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More than 50.5 million Hispanics live in the United States; and for marketers, Cinco de Mayo serves as a valuable reminder of the myriad ways to target this fast-growing and powerful demographic throughout the year. That said, the question in the headline has recently been asked of us and our answer is a resounding: “Sí.” Hispanics represent 16.3% of the U.S. population, and they spend an estimated $1.5 trillion annually. One in six U.S. adults is Hispanic, Spanish is the third most-used language on the Internet, and according to Nielsen, Hispanic adults are 25% more likely than the average U.S. consumer to follow brands on social sites. With retailers touting in-store promotions from brands such as Corona Light and Modelo Especial in advance of the Cinco de Mayo celebration, Blogging Out Loud spoke with Steve Medina, president of Vertical Marketing Network’s Hispanic Agency Partner, Tenzo Group, and Vertical Marketing Network Account Executive Cristina Vazquez about why your Hispanic marketing efforts matter now more than ever.
Blogging Out Loud: What’s the most exciting trend in Hispanic marketing?
Steve Medina: Insights are driving better results. Some brands still utilize traditional themes of soccer and family to create their programming, but the real trend is to dig deeper to understand Hispanics more powerfully. It’s not that soccer isn’t relevant, but Hispanics are well-traveled and need to be taken to deeper levels.
Cristina Vazquez: Over the last two to four years, I’ve noticed brands have started to include in their messaging everyday conversational Spanish. For instance, I’ve seen billboards and listened to radio spots that include commonly known idioms in Spanish, as well as some slang. This shows brands are taking a step to further understand the Hispanic consumer and how to communicate with them.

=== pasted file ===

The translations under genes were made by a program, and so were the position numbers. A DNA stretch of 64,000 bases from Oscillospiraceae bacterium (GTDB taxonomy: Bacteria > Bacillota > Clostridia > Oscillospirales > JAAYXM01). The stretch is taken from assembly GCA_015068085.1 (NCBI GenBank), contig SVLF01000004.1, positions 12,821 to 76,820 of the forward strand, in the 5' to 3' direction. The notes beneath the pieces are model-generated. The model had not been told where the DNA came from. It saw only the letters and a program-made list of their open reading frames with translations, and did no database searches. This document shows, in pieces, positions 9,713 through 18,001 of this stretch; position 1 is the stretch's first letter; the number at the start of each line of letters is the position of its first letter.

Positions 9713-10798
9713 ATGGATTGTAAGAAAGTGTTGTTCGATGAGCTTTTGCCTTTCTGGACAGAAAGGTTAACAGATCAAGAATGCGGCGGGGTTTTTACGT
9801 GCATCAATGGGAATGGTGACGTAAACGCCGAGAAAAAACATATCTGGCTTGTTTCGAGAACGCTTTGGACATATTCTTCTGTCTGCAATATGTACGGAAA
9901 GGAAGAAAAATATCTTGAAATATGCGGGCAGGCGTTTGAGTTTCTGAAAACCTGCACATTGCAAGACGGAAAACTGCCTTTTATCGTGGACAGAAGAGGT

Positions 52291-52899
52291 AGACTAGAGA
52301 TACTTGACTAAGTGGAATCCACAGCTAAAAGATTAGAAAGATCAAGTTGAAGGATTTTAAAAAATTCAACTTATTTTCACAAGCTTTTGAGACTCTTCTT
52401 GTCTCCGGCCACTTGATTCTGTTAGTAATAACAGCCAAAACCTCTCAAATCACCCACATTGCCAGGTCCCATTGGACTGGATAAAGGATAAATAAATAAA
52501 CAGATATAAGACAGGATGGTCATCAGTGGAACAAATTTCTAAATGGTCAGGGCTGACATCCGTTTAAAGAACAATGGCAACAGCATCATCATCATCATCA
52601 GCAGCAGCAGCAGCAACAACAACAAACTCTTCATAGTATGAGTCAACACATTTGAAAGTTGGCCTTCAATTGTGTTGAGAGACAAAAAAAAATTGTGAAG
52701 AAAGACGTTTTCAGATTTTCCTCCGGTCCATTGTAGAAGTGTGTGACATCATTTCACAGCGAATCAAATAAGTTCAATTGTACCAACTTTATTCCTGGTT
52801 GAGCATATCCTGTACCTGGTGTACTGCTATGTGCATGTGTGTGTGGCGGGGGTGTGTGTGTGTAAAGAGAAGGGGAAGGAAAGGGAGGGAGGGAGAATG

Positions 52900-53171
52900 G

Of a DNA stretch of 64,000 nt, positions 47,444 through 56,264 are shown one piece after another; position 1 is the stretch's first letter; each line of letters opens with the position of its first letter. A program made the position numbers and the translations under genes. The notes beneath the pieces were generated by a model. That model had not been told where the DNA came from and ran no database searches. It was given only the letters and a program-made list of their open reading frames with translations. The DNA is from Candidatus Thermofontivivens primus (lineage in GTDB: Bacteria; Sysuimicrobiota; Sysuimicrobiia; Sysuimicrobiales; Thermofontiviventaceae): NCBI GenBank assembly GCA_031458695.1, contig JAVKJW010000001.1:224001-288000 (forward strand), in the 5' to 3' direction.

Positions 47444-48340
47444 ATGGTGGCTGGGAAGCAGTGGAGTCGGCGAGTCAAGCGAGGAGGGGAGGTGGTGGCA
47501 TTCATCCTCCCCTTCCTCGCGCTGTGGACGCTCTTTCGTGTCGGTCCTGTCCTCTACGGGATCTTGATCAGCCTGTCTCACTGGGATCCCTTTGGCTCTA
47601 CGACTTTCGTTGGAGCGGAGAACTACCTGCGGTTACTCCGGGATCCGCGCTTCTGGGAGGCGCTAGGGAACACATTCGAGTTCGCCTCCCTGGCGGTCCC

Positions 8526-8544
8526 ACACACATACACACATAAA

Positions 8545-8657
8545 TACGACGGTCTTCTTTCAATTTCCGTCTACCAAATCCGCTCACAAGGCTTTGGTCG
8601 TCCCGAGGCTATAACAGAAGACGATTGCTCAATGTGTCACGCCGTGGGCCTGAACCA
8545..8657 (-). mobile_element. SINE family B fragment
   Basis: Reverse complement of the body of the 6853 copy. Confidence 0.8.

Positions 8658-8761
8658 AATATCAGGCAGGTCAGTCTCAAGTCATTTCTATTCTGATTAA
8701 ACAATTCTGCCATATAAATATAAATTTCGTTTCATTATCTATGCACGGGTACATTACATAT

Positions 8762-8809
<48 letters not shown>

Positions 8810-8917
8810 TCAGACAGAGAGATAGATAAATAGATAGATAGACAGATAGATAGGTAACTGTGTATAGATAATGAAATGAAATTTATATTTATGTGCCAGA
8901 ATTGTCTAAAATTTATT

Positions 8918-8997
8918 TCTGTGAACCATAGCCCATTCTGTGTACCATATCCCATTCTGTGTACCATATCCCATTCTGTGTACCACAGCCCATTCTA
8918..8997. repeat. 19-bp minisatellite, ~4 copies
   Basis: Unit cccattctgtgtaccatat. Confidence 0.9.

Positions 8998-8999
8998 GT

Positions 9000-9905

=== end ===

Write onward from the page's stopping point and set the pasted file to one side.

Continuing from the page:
BOL: What do you think is the greatest challenge for a brand looking to break into the Hispanic marketplace for the first time?
SM: Commitment! From priority at the top of the organizations to insights, resources, skills and expertise building, innovations, processes, and execution – they’re all commitments! Brands must find relevancy and continually build a relationship with the consumer. Companies need commitment at the highest levels to make it an imperative, not a tactic. Hispanics have vibrant and dynamic cultures, and the companies that have a commitment to them with priority, understanding and solutions will build sustainable relationships that benefit both.
CV: Some companies are still taking their general market campaigns and simply translating them into Spanish, thinking they’ll get the same message across to the Hispanic consumer. More than mere translation, it’s important to convey the meaning with the appropriate combination of words that the Hispanic consumer will understand and identify with.
BOL: Have any brands caught your attention in their use of Hispanic marketing?
SM: An interesting case is Bush’s Baked Beans. From a company in Tennessee — founded in 1904 — to make canned vegetables and make their business in beans, it has made a real commitment and investment to the servicing of the Hispanic consumer. They’ve built an integrated marketing approach that involves prepared foods that reflect different Hispanic traditional recipes. They’re also implementing efforts around them to create stickiness (a relevant website, recipes, content, social and soccer sponsorship). This also involves getting more shelf space in less Hispanic retailers and competing in more Hispanic dominant stores that are dominated by Goya and other Hispanic brands. They have competency in beans, but now their insights, innovations and solutions over time will determine their success in the category.